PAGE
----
1. Then the question of consistency between the two terms is to be addressed. The printed BP terms did not ‘merely qualify or supplement the Recap term, but rather deprive[d] it of all practical effect’ (Males LJ at [41]). Four reasons were given for this. The first is that being binding for all purposes and being binding only for invoicing purposes, are at odds with eachother and, as explained above, the purpose of the BP term seemed redundant anyway. Secondly, as per Navigas v Enron, a regime in which a certificate of quality is binding is fundamentally different from one in which it is not. Thirdly, the binding nature of the Recap term for the quality certificate is a central feature of this kind of contractual scheme and so it is unlikely that the parties would have wished to substantially detract from this by the printed BP terms. Finally, considering the intention of the parties as practical business people operating in the real world, a commercially reasonable interpretation must be undertaken. It would be strange if the parties intended to provide that the quality certificate was not binding in any real sense, by first saying that a specifically drafted term would be binding and then providing for something different in the printed terms that nullified it.



  1. Whilst this case relates to a shipping matter, it is more broadly relevant to commercial practitioners and particularly those that work in areas where standard forms are more frequently used, such as construction. Although it does not change the law, it clarifies the approach the Court will take in dealing with inconsistencies between specially agreed terms and printed standard terms of a contract.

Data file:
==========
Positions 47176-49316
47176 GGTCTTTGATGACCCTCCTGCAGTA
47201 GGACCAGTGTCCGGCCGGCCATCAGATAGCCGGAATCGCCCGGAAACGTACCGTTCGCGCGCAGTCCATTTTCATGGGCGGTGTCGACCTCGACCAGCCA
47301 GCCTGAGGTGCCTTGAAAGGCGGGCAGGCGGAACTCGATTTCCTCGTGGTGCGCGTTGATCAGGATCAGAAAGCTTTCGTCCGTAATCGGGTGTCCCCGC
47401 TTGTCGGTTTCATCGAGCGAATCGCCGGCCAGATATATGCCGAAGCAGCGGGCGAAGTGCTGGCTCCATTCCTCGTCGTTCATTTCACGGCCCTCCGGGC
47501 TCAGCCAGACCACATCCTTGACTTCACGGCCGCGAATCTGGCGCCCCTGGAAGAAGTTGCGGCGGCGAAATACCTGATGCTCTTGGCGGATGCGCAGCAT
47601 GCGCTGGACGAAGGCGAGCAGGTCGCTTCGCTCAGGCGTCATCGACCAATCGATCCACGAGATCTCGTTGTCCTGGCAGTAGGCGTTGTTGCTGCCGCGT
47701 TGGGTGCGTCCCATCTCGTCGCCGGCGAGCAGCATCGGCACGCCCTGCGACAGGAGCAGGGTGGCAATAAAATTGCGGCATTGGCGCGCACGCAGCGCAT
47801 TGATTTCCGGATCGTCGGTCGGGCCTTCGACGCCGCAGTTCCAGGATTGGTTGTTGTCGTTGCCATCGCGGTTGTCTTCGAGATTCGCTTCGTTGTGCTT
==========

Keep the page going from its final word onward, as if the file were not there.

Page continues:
1. This case is another reminder for practitioners of the importance of being alive to the risk of drafting commercial terms that are inconsistent with each other and that the Court will seemingly take a practical approach, having regard to business common sense, rather than a literal one.


  1. Indeed, when drafting commercial contracts in which questions of consistency are arising, it would also be prudent for practitioners to bear in mind the central features of the contractual scheme at hand and consider if such features would render terms meaningless. In this case, as part of the Court’s reasoning, the BP terms were considered redundant as it was a documentary sale and the seller had to present its documents to the buyer’s bank under the letter of credit with the quality certificate anyway.


Edward Bates

June 2021

Commercial, Employment, Family, General Civil, Insolvency, Property and Planning, Town and Village Greens, Will Disputes